Bill Kaler has been working in southwestern Nebraska since 1975, a decade after his father’s company started in the panhandle.
“It’s marginal production, but at today’s prices it’s very economic to produce it,” he said.
Today Kaler’s using a sand pump to drill a water disposal well. While his company doesn’t rely on fracking now—the oil formations on this site don’t require it—he’s used it elsewhere, and sees no problem with it.
“Fracking itself is as old as the oil industry. The big brouha about it affecting groundwater is environmental bull. It’s not something that really needs to be worried about,” Kaler said.
But plenty of people disagree. As the renewed use of fracking and horizontal drilling allowed oil and gas production to boom in areas previously thought uneconomical, reports of brackish, flammable groundwater near drilling sites also grew, spurring public outcry that has since made the technique highly controversial. In the February hearing at the capitol, Duane Hovorka of the Nebraska Wildlife Federation cited a 2011 report from the National Academy of Sciences.
“That study reported that fracking has contaminated groundwater wells in some areas. They found harmful levels of methane in wells in Pennsylvania and New Jersey,” Hovorka said.
The issue remains far from settled—while fracking opponents cite examples of spills, problems with well casing and polluted water, proponents maintain a direct link has never been proven between the practice and groundwater contamination.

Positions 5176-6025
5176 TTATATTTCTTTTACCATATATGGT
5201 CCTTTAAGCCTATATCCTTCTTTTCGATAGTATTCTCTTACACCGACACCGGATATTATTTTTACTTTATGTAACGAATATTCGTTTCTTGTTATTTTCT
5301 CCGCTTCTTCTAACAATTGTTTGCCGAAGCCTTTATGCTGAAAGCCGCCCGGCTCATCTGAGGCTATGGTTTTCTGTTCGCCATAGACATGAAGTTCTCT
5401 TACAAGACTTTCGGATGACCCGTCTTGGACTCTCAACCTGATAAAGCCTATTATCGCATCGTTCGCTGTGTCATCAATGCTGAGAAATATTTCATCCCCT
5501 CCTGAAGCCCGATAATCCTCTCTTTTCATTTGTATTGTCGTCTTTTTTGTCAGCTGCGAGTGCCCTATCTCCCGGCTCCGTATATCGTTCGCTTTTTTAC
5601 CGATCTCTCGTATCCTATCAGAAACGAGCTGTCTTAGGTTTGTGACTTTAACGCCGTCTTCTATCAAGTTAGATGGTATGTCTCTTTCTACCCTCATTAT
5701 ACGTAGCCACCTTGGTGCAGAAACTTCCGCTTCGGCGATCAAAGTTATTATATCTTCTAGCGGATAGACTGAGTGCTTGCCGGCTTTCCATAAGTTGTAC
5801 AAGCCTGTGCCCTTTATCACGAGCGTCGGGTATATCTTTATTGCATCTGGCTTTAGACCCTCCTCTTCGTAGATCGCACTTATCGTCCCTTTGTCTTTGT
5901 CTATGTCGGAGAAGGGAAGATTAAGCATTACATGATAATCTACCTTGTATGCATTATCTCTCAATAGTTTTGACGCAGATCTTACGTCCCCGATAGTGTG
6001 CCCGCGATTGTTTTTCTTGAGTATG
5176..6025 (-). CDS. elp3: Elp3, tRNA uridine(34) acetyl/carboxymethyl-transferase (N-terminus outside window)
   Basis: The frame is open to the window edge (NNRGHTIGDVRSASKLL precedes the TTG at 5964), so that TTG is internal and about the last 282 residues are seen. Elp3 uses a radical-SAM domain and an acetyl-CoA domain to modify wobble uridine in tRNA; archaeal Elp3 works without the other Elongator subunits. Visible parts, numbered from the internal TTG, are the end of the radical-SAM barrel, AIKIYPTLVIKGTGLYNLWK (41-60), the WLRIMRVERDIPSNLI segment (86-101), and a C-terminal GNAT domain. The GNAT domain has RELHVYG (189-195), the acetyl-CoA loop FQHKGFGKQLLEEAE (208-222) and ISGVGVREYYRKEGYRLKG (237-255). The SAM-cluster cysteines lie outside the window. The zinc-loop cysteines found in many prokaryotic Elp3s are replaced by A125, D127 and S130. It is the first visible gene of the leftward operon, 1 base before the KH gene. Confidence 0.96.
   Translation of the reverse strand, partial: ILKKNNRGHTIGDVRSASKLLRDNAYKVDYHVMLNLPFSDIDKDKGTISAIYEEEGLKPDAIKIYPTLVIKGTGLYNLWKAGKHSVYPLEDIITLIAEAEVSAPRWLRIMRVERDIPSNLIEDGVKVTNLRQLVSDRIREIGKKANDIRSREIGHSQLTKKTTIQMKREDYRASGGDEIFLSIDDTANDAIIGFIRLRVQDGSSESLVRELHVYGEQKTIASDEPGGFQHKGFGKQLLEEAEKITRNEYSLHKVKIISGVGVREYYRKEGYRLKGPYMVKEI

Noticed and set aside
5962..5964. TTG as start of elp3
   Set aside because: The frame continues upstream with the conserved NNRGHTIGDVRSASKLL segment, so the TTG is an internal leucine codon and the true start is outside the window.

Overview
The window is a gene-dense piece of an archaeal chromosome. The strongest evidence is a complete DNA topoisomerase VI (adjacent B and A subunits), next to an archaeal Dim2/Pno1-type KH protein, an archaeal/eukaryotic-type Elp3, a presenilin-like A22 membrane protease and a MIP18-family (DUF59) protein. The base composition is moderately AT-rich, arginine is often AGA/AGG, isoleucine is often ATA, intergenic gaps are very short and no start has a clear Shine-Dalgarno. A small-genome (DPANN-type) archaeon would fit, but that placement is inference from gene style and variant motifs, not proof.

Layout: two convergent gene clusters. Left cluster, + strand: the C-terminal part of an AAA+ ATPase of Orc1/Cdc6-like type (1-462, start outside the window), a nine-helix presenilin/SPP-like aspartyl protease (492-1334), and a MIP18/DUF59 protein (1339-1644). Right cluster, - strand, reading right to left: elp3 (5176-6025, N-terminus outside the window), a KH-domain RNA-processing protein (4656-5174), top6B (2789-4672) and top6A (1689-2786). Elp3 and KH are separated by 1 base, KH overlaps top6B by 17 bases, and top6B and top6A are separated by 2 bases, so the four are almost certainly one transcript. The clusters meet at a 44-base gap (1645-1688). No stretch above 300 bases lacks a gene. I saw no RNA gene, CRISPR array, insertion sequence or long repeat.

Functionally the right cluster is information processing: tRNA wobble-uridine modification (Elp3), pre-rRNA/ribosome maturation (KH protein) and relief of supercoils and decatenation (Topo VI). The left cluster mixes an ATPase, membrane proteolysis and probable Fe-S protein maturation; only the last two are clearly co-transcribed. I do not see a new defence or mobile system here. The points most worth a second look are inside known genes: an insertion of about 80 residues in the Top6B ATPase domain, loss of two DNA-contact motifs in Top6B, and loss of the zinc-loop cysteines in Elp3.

NOGCC director Bill Sydow says fracking is benign, and Nebraskans aren’t concerned by it. Farmers and ranchers in the western parts of the state are long accustomed to oil drilling, he said, and in many cases they profit off of it. But he said his commission wants to be proactive and transparent with the public, which is why they’re moving ahead with new fracking regulations.
Even with those regulations underway, there are doubts Nebraska will see a fracking boom.
“Nebraska has fewer wells than some fields within states. So it’s not a very large producer of oil and gas,” said Debra Higley, a research geologist with the US Geological Survey.
Despite Nebraska’s low overall oil and gas production, several companies are acquiring substantial leases in the state. And at least two have drilled horizontal wells—which often employ fracking, in the Panhandle. But in spite of continued drilling and exploration—and hopes that the ground might still hold surprises, so far there’s been no indication of a boom on the scale of other nearby states.
“We would all certainly hope that would be the case, that people would come to Nebraska, and explore and be successful. And at least with this rule, those operating companies will know what’s expected of them,” Sydow said.
Fracking or not, oil drilling operator Bill Kaler says he has no plans to go anywhere.
“As long as the economics work, we intend to keep doing it. I’ve got a drilling rig running right now,” Kaler said.